There wasn't just the meeting; there was never just one thing to do. Leia had spent the rest of the day doing whatever needed to get done, from sending out orders to various bases to overseeing the medical supplies inventory. She was tired, but she didn't care. It had been a few months since she had stood on the ramp of the Falcon,and she wanted to search the memories of that night for clues. Except that all she could remember was an uncertainty too similar to this one.

Han had talked and laughed all evening, and that had surprised her. She had never known him to compromise his moods for the benefit of others--certainly not hers--or to beat around the bush. And everyone could tell something was wrong with Luke. It wasn't simply the trauma of losing his hand and getting used to a mechanical one. His eyes were gray with some muted and shapeless pain. He had closed himself off to her, to the others, and she felt his loneliness so much that she wasn't sure where hers started and his ended.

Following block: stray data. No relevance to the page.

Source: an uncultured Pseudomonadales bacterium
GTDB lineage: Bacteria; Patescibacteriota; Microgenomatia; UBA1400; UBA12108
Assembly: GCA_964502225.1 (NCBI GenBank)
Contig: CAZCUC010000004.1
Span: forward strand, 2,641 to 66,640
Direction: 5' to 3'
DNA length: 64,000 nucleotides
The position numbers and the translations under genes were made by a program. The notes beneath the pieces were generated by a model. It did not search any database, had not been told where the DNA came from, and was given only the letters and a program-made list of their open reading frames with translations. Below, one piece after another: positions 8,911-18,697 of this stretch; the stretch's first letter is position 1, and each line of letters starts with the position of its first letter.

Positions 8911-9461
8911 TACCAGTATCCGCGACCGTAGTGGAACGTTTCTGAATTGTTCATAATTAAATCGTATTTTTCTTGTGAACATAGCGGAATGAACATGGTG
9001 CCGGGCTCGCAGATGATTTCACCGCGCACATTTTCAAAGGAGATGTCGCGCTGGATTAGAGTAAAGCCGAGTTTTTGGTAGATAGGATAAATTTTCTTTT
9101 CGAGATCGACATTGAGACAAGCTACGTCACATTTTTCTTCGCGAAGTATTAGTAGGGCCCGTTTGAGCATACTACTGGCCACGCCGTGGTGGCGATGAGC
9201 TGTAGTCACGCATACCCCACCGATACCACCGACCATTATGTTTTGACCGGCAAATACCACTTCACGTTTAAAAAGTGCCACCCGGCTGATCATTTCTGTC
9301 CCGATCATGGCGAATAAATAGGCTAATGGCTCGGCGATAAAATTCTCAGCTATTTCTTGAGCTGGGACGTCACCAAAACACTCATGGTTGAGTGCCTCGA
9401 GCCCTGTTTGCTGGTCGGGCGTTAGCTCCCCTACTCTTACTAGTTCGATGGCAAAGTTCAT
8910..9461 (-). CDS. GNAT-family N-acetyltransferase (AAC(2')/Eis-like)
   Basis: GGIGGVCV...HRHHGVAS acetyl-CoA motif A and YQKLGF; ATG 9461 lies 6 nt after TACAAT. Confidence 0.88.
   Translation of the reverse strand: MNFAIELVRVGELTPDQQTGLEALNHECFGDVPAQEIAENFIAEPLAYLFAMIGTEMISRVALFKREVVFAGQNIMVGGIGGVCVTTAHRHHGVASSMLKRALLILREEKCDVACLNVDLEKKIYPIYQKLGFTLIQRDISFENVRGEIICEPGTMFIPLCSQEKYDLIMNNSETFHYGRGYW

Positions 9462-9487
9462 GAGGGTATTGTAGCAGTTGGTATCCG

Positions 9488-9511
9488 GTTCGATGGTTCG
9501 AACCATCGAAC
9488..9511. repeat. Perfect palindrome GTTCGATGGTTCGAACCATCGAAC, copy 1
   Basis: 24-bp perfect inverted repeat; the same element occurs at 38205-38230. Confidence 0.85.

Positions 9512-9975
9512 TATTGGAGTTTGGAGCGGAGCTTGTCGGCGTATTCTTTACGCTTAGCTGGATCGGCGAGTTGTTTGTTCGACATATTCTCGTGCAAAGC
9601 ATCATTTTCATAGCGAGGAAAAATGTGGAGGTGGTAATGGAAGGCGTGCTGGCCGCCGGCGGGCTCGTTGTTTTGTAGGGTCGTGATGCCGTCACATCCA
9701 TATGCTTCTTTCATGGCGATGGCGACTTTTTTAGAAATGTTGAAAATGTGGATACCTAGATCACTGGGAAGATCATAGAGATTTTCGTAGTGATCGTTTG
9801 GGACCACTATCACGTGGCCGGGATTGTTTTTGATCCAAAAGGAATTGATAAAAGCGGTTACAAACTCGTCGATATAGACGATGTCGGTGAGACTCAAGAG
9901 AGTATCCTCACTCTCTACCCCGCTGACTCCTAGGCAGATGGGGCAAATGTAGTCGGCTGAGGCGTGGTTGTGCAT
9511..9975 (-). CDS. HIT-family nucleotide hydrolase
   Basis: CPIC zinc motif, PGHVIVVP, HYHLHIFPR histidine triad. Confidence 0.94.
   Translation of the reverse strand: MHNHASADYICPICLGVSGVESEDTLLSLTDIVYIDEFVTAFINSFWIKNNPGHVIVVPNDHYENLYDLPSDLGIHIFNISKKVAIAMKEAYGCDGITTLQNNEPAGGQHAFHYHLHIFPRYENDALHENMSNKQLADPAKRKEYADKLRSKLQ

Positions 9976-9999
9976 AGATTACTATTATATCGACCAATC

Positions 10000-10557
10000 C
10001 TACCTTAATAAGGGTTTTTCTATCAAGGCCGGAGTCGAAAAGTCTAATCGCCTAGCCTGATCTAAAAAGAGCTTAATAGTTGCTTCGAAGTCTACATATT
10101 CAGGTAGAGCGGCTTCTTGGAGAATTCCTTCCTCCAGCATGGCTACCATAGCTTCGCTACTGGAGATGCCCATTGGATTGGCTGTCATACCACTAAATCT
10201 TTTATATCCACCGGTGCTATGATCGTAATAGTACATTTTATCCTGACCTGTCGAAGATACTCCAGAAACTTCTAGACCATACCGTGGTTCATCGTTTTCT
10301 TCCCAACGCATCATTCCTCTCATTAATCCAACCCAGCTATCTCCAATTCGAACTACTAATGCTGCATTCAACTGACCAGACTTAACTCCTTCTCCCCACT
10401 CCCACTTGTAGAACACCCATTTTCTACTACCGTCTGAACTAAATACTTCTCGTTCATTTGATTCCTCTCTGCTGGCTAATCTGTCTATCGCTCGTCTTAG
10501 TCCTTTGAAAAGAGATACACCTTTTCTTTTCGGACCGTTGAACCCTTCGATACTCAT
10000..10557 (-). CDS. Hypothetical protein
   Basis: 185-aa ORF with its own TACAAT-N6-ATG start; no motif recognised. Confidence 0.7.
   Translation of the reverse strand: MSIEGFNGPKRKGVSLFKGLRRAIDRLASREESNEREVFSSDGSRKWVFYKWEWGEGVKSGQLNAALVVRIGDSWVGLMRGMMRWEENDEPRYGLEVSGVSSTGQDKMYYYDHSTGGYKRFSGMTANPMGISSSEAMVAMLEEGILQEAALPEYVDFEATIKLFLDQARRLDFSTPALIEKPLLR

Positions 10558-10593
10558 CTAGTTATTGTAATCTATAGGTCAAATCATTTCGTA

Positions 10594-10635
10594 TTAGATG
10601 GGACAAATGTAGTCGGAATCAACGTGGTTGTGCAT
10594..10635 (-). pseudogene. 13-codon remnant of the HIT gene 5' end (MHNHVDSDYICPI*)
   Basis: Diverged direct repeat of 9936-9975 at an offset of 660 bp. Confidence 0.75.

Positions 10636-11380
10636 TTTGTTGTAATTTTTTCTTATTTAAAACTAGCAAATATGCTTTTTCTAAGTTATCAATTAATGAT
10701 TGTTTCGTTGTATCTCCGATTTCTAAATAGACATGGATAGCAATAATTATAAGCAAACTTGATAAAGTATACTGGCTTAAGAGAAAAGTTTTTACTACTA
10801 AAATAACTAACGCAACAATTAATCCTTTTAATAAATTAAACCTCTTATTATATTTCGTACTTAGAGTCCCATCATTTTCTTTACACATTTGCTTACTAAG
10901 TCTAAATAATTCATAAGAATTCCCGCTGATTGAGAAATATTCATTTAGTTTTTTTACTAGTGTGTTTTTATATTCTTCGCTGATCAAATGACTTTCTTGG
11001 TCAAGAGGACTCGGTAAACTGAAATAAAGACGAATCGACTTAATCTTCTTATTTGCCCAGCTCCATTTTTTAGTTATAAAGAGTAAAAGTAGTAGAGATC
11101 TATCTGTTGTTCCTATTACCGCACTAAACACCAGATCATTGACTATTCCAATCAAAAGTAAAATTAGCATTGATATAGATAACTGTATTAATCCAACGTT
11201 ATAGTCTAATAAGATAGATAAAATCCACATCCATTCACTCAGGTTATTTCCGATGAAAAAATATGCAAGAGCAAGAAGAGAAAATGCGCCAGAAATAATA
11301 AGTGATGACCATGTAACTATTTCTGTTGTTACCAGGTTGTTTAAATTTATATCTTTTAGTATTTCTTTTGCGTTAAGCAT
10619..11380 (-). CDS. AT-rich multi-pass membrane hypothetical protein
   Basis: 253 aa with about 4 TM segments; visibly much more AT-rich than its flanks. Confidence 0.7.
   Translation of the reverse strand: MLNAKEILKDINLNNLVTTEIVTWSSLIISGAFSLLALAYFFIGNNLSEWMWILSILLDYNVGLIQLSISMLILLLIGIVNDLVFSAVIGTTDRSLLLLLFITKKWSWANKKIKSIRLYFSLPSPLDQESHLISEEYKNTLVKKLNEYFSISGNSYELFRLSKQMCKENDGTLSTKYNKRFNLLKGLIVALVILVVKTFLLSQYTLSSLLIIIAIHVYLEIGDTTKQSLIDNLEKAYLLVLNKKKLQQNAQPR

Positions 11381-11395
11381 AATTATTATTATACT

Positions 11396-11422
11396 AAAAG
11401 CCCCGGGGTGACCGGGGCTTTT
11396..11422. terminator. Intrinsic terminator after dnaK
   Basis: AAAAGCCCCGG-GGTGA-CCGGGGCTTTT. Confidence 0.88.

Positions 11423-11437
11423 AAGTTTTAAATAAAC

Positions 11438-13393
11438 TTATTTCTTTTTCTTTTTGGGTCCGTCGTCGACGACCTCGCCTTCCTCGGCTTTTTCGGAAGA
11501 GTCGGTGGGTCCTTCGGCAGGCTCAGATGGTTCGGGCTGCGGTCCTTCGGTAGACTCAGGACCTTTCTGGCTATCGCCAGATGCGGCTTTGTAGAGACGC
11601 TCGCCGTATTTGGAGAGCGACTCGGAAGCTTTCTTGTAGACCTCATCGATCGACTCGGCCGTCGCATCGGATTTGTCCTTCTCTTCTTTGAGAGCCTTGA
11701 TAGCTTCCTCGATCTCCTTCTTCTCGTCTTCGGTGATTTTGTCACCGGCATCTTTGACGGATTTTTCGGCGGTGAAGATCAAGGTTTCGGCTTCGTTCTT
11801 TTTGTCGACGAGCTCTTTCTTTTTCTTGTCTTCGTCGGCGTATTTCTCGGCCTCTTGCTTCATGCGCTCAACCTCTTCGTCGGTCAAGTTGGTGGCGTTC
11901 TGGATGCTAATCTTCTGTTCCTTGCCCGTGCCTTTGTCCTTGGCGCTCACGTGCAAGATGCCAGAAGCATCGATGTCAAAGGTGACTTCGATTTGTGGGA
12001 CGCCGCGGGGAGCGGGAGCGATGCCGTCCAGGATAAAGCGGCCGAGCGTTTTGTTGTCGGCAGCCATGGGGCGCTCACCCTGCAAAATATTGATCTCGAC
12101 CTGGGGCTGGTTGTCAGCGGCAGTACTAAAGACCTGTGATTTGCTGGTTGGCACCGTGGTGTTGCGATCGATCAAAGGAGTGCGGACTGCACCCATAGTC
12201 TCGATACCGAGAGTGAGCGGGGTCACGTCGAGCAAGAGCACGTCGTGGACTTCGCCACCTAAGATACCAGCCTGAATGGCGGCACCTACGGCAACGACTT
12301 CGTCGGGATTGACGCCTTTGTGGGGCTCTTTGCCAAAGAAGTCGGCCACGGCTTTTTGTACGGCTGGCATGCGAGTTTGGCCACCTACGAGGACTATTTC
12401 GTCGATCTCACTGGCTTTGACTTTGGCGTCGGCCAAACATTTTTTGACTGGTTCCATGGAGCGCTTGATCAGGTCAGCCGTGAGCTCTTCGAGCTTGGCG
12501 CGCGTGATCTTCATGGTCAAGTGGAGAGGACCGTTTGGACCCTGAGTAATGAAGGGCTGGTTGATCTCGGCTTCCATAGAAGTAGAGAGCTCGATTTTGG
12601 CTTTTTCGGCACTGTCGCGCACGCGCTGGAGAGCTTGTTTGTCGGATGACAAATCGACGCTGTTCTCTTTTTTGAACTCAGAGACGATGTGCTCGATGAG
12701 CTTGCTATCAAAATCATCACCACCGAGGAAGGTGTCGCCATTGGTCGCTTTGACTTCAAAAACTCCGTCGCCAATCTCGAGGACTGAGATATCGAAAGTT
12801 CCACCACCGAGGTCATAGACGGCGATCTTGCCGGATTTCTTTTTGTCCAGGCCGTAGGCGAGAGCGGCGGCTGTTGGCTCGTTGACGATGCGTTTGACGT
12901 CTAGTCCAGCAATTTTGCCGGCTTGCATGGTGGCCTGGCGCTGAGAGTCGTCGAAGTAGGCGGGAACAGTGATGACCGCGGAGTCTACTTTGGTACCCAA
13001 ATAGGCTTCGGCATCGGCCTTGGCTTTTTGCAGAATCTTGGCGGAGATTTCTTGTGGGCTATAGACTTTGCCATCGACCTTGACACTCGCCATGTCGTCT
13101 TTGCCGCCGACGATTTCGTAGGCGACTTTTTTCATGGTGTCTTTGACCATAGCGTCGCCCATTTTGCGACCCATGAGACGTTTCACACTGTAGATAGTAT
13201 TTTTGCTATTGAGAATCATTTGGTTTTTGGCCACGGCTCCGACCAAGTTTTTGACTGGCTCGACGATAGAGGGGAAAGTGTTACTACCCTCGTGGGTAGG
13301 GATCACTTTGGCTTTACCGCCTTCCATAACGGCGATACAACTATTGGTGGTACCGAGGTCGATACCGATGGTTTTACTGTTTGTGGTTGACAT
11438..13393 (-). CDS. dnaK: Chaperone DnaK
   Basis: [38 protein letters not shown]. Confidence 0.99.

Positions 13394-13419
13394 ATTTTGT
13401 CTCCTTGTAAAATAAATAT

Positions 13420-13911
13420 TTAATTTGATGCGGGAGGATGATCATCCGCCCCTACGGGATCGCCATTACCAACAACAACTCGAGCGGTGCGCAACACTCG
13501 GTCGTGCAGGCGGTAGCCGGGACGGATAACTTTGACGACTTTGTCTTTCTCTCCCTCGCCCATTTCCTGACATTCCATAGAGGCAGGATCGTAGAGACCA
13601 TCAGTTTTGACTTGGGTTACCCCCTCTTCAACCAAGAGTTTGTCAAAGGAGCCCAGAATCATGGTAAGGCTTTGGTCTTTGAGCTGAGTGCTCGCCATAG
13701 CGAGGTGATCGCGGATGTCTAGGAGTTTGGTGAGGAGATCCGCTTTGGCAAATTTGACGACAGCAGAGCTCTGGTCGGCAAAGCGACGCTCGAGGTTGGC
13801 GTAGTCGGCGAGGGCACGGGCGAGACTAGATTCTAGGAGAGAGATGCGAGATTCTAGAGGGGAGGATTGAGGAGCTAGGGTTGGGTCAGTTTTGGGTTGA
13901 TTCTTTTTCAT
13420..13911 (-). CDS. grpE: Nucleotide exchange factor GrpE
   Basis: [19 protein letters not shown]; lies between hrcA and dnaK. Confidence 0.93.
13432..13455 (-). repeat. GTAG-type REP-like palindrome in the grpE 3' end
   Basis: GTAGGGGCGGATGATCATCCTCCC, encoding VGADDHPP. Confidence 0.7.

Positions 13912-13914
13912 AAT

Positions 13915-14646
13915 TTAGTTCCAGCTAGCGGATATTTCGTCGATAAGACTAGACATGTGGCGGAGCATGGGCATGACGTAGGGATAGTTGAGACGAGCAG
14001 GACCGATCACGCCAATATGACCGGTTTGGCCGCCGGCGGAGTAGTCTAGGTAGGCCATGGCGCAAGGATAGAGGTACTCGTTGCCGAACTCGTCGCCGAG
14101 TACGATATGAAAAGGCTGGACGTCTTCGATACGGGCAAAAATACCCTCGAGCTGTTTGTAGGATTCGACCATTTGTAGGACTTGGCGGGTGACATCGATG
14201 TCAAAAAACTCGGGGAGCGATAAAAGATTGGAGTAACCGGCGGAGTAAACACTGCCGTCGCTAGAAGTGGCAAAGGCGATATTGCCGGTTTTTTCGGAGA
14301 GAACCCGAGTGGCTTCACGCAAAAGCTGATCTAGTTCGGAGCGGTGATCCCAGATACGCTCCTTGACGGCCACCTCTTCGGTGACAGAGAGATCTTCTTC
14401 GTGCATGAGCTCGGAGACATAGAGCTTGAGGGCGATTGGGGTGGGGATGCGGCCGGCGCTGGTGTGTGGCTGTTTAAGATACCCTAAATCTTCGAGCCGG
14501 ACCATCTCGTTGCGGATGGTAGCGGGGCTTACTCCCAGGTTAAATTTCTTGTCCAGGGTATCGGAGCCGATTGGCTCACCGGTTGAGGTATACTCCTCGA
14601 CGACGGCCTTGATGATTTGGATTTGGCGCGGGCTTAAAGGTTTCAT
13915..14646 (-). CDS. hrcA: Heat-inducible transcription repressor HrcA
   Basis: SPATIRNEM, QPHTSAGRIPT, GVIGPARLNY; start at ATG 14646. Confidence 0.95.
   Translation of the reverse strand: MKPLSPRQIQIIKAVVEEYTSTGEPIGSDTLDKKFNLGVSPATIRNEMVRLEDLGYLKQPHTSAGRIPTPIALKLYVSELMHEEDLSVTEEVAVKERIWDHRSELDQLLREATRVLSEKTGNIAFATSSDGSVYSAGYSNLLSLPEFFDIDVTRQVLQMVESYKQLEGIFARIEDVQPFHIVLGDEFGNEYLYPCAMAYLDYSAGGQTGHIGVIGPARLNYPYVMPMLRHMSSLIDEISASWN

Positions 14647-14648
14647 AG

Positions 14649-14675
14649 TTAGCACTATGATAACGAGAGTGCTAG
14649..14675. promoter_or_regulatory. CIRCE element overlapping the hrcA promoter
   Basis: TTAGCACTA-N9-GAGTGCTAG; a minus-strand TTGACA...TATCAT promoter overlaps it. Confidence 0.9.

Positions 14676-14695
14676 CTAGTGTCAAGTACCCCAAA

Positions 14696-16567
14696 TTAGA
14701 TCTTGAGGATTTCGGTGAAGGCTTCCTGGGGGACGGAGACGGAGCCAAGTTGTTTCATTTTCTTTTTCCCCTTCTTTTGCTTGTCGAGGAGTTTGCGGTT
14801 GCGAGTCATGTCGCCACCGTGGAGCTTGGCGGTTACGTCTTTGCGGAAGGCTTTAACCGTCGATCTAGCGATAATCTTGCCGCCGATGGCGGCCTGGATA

Yet she understood how lucky they all were, that there were reasons to be grateful. Thanks to Lando, they had escaped from Darth Vader and Boba Fett, and even if they hadn't had the time to warn Luke, he had survived his encounter with Vader. But Han was leaving, and she didn't want to ask him if he would come back. She didn't want to tell him that she hoped he would. She was asked to attend a short meeting in the middle of their dinner.

"Hey," Han called after her. "Come and see me when you're done. Say good-bye properly, huh?"

She stared at him for a moment, so aware of Lando talking to Luke about some sabacc game a little too enthusiastically, trying to ignore the wine Han had spilled getting up and the knowledge he had of them. Part of her wanted to thank him, and part of her wanted to make a big deal out of this, to be certain that Han needed to tell her good-bye properly.

Just as she had imagined, they had no idea where to start once they were alone. She had climbed aboard the Falconto find him tinkering with the cooking unit.

"Shouldn't you be making sure the shields are working?" she said.

He dropped a tool into the box at his feet. "Everything's in working order, and Chewie said he'd tear my arms off if I touched anything important again. I just needed to do something."

"You mean Chewbacca doesn't need to eat?"

"You just repeat that, and I'll cook you something."

She smiled to try to relax. "I'm not hungry anyway."